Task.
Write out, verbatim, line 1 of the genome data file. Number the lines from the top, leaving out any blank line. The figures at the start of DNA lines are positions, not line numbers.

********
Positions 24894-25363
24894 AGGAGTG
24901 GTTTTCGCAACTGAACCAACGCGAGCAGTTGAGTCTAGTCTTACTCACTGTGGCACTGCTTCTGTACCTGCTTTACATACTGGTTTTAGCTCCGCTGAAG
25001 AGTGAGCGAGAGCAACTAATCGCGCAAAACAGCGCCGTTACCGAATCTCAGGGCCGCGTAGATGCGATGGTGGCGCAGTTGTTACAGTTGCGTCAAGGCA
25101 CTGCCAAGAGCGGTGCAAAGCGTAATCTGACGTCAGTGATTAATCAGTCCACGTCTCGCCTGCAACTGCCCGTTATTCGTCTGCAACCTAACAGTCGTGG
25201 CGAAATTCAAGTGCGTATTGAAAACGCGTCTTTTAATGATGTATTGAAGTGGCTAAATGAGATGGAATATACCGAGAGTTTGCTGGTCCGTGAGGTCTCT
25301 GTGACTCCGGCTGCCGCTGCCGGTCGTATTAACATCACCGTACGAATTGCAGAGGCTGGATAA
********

Positions 24894-25363